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Voiskunsky, Evgeny

Entry updated 12 September 2022. Tagged: Author.

(1922-2020) Russian naval officer, journalist and author; he wrote in collaboration with his first cousin Isai Borisovich Lukodianov (1913-1984) until the latter's death. Their work together began with the two-volume Institute of Marine Physics sequence. Ekipazh "Mekonga" (1961; cut trans Leonard Stoklitsky as The Crew of the Mekong 1974) is a long but fast-moving Hard-SF examination of two intersecting projects: an attempt to increase the surface tension of oil so that it can be sent without needing pipelines; and an investigation of the scientific principles behind an ancient knife whose blade is interpenetrable with matter (see Matter Penetration). En passant, the Caspian Sea is raised. The second tale, Ur, Syn Shama ["Ur, Son of Sham"] (1975), depicts an encounter with Aliens, who bring the protagonist, an ancient Babylonian kidnapped aeons earlier, back to Earth. "Tchiorny Stolb" (in Fantastika 1963, anth 1963 edited by Kiriil Andreev; trans anon as "The Black Pillar" in The Molecular Café, anth 1968 edited by Arkady and Boris Strugatski), depicts a Near-Future global catastrophe as the result of deep drilling of Earth's mantle. In Otchen' Daliokii Tartess ["Far Distant Tartess"] (1968) Atlantis meets its doom when local scientist-priests discover the secret of atomic energy. Plesk zviozdenykh Morei ["Star Seas Lapping"] (fixup 1970) deals with the Terraforming of Venus, and a long-frustrated but finally successful attempt to initiate interstellar travel. Some short work was assembled in Na Perekriostkakh Vremeni ["At the Crossroads of Time"] (coll 1964); a late novel is Nezakonaia Planeta ["The Illegal Planet"] (1980), which explores Terraforming with the illegal planet of the title being Pluto (see Outer Planets). [VG/JC]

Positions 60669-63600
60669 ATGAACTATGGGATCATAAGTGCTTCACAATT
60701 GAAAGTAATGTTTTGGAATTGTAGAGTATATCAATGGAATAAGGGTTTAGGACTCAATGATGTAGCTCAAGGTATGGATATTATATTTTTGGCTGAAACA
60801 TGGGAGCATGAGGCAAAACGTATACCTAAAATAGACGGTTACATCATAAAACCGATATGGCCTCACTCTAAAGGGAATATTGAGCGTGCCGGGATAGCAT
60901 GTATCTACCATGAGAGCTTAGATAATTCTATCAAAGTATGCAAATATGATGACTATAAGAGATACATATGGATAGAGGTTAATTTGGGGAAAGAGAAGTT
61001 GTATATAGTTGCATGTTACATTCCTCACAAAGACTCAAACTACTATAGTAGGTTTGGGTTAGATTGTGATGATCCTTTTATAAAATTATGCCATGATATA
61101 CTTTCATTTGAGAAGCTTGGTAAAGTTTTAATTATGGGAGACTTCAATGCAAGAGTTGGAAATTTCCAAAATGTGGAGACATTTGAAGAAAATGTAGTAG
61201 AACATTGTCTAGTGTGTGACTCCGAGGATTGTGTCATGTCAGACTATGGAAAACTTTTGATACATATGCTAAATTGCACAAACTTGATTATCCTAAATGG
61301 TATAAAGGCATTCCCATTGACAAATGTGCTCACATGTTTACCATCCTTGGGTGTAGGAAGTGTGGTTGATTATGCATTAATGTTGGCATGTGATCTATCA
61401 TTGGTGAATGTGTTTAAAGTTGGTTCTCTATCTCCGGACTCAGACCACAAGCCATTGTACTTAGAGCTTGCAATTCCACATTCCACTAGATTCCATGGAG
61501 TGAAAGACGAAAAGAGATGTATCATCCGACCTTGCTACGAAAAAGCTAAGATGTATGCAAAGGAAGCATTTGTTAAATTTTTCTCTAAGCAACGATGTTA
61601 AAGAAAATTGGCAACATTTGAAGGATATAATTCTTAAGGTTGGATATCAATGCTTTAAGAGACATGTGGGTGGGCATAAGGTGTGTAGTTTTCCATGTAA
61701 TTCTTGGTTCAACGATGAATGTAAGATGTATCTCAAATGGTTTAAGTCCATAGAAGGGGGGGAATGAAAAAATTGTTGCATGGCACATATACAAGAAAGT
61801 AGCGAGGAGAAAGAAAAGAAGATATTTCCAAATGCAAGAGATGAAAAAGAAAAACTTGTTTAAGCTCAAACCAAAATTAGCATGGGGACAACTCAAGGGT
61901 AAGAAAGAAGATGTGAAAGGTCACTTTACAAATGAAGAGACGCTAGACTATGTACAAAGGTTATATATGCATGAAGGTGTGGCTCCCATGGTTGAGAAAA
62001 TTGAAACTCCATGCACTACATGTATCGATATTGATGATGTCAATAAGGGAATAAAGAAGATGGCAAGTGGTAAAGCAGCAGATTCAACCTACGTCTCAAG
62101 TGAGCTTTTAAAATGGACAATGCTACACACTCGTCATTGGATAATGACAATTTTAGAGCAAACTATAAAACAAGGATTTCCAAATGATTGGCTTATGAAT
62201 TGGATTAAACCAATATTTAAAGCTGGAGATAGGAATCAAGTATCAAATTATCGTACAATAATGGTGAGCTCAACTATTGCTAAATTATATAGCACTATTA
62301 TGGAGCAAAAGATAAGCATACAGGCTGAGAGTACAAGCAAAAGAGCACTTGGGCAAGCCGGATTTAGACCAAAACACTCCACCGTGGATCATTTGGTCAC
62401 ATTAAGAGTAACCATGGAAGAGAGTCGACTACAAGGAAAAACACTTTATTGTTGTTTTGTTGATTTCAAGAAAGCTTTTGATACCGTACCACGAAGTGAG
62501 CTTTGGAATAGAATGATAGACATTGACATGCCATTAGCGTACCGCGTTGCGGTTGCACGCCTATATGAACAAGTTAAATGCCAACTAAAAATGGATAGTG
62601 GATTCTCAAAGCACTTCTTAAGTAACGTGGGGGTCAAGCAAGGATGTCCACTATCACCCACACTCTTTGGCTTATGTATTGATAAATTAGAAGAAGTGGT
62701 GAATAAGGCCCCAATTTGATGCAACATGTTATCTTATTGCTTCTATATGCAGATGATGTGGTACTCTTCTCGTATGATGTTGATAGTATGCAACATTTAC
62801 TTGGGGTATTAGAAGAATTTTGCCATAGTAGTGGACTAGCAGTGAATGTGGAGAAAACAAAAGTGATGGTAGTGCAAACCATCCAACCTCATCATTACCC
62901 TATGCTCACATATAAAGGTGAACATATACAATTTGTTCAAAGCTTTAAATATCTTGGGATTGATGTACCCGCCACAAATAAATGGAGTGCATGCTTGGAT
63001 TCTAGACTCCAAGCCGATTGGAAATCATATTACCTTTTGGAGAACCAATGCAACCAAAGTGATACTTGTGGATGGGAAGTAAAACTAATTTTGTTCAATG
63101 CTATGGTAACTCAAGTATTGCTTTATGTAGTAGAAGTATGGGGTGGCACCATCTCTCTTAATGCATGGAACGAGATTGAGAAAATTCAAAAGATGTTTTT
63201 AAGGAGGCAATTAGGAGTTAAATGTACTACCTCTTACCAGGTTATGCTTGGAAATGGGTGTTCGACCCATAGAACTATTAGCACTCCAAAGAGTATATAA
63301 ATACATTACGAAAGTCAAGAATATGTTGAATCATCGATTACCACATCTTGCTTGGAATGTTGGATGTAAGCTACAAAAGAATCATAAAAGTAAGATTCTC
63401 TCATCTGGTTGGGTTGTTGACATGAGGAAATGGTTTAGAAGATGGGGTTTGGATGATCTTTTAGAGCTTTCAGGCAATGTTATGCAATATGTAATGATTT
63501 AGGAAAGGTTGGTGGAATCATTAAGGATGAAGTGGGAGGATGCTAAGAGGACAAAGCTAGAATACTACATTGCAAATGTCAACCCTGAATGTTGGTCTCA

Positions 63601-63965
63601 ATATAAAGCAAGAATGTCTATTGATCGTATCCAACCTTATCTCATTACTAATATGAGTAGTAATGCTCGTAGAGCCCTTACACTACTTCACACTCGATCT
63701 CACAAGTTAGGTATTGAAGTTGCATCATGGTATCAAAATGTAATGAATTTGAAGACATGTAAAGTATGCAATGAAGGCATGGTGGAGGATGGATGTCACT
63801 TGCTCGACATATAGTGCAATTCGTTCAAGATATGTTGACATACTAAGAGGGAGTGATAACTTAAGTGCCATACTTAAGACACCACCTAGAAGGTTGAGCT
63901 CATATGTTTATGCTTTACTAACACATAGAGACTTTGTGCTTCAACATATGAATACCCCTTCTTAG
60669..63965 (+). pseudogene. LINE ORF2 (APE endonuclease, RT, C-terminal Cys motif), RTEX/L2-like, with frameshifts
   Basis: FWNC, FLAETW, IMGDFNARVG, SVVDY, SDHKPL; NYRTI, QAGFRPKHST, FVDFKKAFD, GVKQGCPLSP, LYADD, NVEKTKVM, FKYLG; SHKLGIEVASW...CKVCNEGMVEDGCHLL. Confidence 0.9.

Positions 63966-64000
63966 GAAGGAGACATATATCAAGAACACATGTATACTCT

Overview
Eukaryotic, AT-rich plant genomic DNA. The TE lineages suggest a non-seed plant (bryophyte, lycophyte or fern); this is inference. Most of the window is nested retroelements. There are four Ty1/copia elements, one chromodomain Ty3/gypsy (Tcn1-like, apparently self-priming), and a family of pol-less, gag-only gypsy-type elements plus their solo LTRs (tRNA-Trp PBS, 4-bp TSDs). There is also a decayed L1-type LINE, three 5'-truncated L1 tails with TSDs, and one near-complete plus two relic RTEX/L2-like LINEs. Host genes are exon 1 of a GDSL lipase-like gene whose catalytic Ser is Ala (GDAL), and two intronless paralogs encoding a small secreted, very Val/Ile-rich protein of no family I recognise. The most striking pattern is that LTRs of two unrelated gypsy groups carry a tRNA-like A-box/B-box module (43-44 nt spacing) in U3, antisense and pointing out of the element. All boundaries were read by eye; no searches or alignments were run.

Evgeny L'vovich Voiskunsky

born Baku, USSR [now Azerbaijan]: 9 April 1922

died Moscow: 3 July 2020



Institute of Marine Physics

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